OSHA finds that employee “incentive” programs create a disincentive to reporting accidents. While acknowledging such programs might be well intended efforts by employers to encourage their workers to use safe practices, if the programs are not structured carefully, they have the potential to discourage reporting of work-related injuries and illnesses without improving workplace safety and may be in a violation of OSHA rules. Incentive programs which reward workers for achieving low rates of reported injuries and illnesses are disfavored. By way of example of what not to do, policies that involve prize drawings or bonuses on the basis of no reported injuries, from which workers who reported an OSHA recordable injury are excluded, are in violation of OSHA’s policy. OSHA references what they consider more positive incentive programs, which reward workers for activities like recommending safety improvements, do not have the same effect. Incentive programs must be structured in such ways to encourage safety in the workplace without discouraging the reporting of injuries and illnesses. Instead of using an incentive program that includes denial of a benefit because an employee reports a work-related injury, or disqualifying the employee for a monetary bonus or any other action that would discourage or deter a reasonable employee from reporting a work-related injury or illness, incentive programs should make a reward contingent on following legitimate safety rules, promoting work participation in safety-related activities, or identification of hazards or investigations of injuries. OSHA refers to a number of positive incentive programs including providing T-shirts to workers serving on safety and health committees, offering modest rewards for suggesting ways to strengthen safety and health, or throwing a recognition party at the successful completion of a company-wide safety and health training.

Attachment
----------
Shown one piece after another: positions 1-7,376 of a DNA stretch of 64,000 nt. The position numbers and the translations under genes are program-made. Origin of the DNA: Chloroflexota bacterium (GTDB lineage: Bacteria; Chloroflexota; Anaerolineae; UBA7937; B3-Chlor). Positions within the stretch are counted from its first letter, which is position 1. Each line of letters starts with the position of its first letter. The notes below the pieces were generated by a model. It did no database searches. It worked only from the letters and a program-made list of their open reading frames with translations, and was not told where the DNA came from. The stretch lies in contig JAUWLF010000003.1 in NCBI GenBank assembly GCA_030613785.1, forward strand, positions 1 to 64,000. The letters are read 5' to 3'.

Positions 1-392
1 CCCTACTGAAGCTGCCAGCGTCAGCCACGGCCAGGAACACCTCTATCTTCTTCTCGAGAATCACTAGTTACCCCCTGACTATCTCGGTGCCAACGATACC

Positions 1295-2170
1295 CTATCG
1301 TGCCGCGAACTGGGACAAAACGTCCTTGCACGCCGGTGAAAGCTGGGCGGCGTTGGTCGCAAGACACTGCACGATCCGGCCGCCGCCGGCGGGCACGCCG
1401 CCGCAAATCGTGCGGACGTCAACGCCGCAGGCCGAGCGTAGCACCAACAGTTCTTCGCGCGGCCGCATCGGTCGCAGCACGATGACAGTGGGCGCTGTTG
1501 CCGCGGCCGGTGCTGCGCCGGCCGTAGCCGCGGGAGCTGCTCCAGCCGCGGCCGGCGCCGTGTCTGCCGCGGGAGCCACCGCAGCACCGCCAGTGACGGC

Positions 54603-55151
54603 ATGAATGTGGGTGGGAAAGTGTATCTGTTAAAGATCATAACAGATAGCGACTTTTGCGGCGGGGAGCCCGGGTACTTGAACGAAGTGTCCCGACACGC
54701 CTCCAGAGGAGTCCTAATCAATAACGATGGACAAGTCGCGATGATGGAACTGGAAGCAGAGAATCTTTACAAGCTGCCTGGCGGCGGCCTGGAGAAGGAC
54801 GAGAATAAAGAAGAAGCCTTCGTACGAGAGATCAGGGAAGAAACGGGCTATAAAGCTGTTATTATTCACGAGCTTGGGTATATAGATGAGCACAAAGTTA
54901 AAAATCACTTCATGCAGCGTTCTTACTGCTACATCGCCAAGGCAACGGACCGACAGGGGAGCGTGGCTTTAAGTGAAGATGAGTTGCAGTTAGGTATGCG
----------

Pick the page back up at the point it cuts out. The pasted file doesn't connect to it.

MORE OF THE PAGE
Proposed Policy Changes For Compliance         

Where testing is not mandated by state or federal law, employers must be mindful of OSHA protocol and act accordingly. Several proposed policies are as follows:

  1. Drug testing should be conducted when there is a reasonable belief that drug or alcohol use was “likely” to have caused the accident in question. If the injury or illness was unlikely to have been caused by drug use, any drug testing may be viewed as a deterrent to reporting, and in violation of OSHA policy resulting in substantial fines.
  2. If the determination is made that drug use “likely” caused the accident in question, then, the employer must ensure the method of drug testing can or will identify impairment, not simply use. If the drug test cannot accurately identify impairment, it too could be in violation of OSHA policy resulting in substantial fines. To strike the appropriate balance, drug testing policies should be “targeted:” a) limited to situations in which employee drug use is likely to have contributed to the accident, and b) designed to accurately identify impairment caused by drug use.
  3. Incentive programs must be contingent on instruction and/or following safety rules, programs and promotion of worker participation in safety-related activities. OSHA disfavors incentive programs that discourage employees from reporting injuries or illnesses and may be in violation of OSHA policy, resulting in substantial fines. If you have any questions or would like further information and/or analysis, please do not hesitate to contact any of our attorneys.